Madeleine – Op Grange v the McCanns

As Operation Grange has been vastly downsized, the end of the Scotland Yard investigation may be in sight sooner, rather than later.

The question therefore arises as to how this phase of Operation Grange can be optimised, and what the McCanns can do if the investigation does shut down without resolving what happened to Madeleine.

The starting pool of information is shallow.

Operation Grange is to continue with 4 dedicated officers pursuing specific lines of enquiry. There is no information on what those lines of enquiry are, and hence no idea when these might end.

Recently, spokesman Clarence Mitchell stated that a substantial amount of money from the Find Madeleine fund had been ring-fenced to cater for a continuing private investigation. Newspaper estimates of this amount are in the £750,000 to £1,000,000 region, but no definitive source exists for this.

There is no particular reason to believe that the McCanns could not write a further book, e.g. to mark the tenth anniversary of the incident, and raise a further substantial amount for the fund. Therefore, even if the media has got the initial estimate right, this may not be the actual amount available.

The final amount available is also dependent on the progress and outcome of the action against Gonçalo Amaral for damages. The timing of when this litigation is likely to conclude is a further unknown.

A further major complication in trying to work out how to optimise the investigation into Madeleine McCann’s disappearance is that the McCanns have access to information that the public does not. This information has been passed to Operation Grange, so the Scotland Yard team also has that head start over the general public.

With the effort put in so far, the Operation Grange team should have access to vast swathes of information that has not been made public, and almost certainly has not been made available to the McCanns in any detail.

If Operation Grange is shelved, a further variable is how much information might become public, and how much might be passed to the McCanns.

Taking all this into account, is it possible to get a handle on optimisation of the search for Madeleine?


From end October 2014, there were 4 officers still active on Operation Grange.

During the active investigation phase, the McCanns have done little in terms of continuing their action on this front, other than passing information to the Scotland Yard team (and possibly to Portuguese authorities, but that is not relevant here).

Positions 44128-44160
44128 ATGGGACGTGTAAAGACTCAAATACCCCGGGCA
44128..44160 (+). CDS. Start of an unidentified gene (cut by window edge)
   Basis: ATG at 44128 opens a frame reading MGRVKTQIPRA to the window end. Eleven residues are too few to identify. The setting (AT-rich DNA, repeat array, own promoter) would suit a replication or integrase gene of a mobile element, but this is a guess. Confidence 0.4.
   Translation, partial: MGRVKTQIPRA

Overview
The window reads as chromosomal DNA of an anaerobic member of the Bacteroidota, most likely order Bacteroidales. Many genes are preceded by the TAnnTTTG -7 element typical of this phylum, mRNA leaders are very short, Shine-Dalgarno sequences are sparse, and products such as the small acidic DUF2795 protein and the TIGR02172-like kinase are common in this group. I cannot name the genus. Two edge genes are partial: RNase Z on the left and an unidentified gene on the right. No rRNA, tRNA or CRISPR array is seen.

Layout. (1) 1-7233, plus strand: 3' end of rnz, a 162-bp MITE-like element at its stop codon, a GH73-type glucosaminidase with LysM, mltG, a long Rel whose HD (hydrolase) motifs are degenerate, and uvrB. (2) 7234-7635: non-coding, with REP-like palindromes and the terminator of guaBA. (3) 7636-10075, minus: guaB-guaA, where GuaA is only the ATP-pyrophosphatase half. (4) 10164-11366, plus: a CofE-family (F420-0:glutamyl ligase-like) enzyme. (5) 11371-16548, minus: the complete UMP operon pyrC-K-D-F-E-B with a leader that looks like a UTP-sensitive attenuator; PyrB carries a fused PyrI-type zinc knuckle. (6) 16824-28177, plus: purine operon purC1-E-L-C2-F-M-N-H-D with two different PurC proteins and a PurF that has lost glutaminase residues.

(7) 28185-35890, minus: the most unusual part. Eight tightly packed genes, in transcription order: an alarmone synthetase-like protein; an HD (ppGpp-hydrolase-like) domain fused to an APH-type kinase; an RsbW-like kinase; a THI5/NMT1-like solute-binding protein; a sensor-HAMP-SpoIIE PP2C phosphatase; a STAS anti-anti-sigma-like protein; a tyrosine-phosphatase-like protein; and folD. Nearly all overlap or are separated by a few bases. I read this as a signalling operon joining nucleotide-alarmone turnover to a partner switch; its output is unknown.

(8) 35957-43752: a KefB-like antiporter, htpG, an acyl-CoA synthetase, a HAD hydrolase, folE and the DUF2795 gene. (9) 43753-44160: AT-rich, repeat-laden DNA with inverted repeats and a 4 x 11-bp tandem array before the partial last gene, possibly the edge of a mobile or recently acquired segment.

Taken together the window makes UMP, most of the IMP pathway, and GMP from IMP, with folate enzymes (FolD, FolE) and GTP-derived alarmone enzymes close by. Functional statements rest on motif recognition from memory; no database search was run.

It appears to have been a case of standing back and letting Operation Grange get on with it. That includes appearing in Crimewatch 2013, which was an Operation Grange initiative rather than a McCann initiative.

They have also not updated their web site with Smithman in the sites Portuguese section, an inaction that has raised eyebrows.

The nearest thing to activity is the Official Find Madeleine Facebook site, and previously a similar Twitter account. I haven’t followed either, but they appear to be arm’s length efforts that are simply about awareness, not investigating.

Does this approach make sense and what does it tell us about the way forward?

The success of Operation Grange is critically dependent on the co-operation of Portuguese authorities.

An equivalent of Crimewatch 2013 was not shown in Portugal, though news of it was published in Portuguese media. Various explanations have been put forward for this, but one of the most likely is that Portuguese judicial authorities were consulted about doing something similar to Crimewatch in Portugal, and the idea was rejected.

This idea of not antagonising Portuguese authorities while Operation Grange is in action is a potential explanation for not updating the Find Madeleine sight with Smithman in Portuguese.

Collectively, the evidence suggests that the McCanns will not do anything significant that might upset UK-Portuguese co-operation, at least while Operating Grange remains active.

It has been suggested by the press that the McCanns have already been involved in selecting a further set of private investigators, but how realistic is this? The remaining duration of Operation Grange is unknown. The information that may be made available to the McCanns is unknown. Therefore a new PI team would be limited to getting up to speed on the PJ Files and files from previous private investigators. It would be hard to establish terms of reference or objectives beyond that.

Using the last team of David Edgar and co. would negate the need for most of a get-up-to-speed phase, but that team came under criticism from the media, and the relationship between them and the McCanns is open to question.